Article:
Poor fishing practices can subject vast areas of the seafloor to damage from actions like bottom trawling and dredging, which degrades or destroys important fish habitat. When trawling boats attach weights to the bottom of the nets and then drag them for miles along the seafloor leveling everything in its path. The destruction of the bottom habitat entangle the shellfish and other bottom resting fish in the net as they try to flee the destruction of their homes. Not only does this method produce significant by-catch, it destroys coral reefs and seaweed beds. People occasionally compare this activity to clear-cutting a forest, but in some ways, trawling is more damaging than clear cutting. Many coral beds damaged by this practice are centuries old and their slow rate of growth make them impossible to replace. Scientist have found that some areas trawled fail to restore even basic ecological systems within five years of being destroyed.
Non-fishing threats to important fish habitat also abound. Builders dredge, fill and destroy salt marshes; these marches serve as important hatcheries for many fish populations, as well as natural buffers for marine animals during storms. Dams block salmon runs. Healthy fish stocks cannot be maintained without the habitat necessary for spawning, shelter, and feeding. Water pollution from human activities has spread throughout the hydrological ecosystems allowing longer-lived and fatty fish to accumulate significant levels of toxins and heavy metals.
The accumulation of toxins in fatty fish prove particularly frightening, because those are generally the fish most recommended by the medical community. Fatty fish provide one of the healthiest fats because they are high in EPA and DHA. These omega-3 fatty acids contribute to a healthy heart and brain. Doctors recommend taking fish oil supplements or eating more fatty fish to help patients manage a variety of healthy conditions from depression to high cholesterol.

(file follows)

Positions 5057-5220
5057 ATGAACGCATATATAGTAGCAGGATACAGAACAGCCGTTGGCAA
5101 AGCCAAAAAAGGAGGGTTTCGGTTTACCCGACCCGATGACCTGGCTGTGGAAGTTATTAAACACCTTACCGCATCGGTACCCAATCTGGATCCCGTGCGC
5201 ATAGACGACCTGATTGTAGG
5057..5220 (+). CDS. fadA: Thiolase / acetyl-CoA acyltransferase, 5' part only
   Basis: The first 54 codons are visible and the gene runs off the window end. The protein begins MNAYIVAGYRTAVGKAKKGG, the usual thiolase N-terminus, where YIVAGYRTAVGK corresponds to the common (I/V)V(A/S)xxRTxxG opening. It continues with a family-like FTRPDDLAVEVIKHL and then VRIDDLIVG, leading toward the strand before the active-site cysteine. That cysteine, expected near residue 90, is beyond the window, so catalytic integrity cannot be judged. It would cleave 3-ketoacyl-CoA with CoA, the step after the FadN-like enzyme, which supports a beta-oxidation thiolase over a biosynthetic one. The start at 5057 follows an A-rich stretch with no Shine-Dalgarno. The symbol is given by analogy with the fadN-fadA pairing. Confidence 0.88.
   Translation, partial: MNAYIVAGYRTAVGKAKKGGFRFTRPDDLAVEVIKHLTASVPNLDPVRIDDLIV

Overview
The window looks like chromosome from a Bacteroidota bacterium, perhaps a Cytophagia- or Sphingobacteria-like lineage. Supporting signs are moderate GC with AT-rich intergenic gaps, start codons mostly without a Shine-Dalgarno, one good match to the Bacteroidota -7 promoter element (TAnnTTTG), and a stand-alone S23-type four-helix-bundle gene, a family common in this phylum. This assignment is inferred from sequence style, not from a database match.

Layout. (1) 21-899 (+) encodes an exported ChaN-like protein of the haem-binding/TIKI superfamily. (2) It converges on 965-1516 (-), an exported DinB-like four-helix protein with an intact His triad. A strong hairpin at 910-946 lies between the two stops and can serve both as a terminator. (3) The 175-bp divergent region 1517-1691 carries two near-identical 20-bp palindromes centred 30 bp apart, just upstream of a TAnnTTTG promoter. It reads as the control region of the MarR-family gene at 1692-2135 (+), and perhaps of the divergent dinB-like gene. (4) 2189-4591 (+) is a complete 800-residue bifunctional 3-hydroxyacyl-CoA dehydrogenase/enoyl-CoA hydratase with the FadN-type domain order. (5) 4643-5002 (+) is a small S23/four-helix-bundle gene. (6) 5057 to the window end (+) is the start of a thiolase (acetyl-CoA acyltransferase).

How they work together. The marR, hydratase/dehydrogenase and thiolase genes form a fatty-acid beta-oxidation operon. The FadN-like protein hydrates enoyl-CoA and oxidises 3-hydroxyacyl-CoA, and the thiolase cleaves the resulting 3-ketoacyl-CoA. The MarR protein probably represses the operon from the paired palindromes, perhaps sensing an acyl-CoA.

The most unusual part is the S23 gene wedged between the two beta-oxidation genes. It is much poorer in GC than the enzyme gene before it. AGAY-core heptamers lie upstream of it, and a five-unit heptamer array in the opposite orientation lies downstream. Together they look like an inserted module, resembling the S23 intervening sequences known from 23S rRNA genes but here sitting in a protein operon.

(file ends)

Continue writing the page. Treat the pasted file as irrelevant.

Unfortunately, in recent years people who add fish to their diet without an awareness of the health of the fish they consumed have experience side effects from the toxins in the fish. In fact the documentation of people suffering from the accumulation of mercury in tuna forced the Environmental Protection Agency to issue consumption advisories the strictly limited the amounts that pregnant women and children could consume.
Various environmental groups focused on protecting fisheries have developed list of recommended fish by either identifying fish that commonly come from sustainablely managed fisheries or identifying fish that generally do not accumulate high levels of toxins. I recommend checking out: the Monterey Bay Aquarium fish guide
(very detailed reviews of many commercial species); The Fish List
; Ocean Alive
; or Blue Ocean Institute
. I created my own list from these sources and from medical articles that identifies the environmental risk and the healthiest choices, which I will try to post as a Word document.
Good luck and shop smart.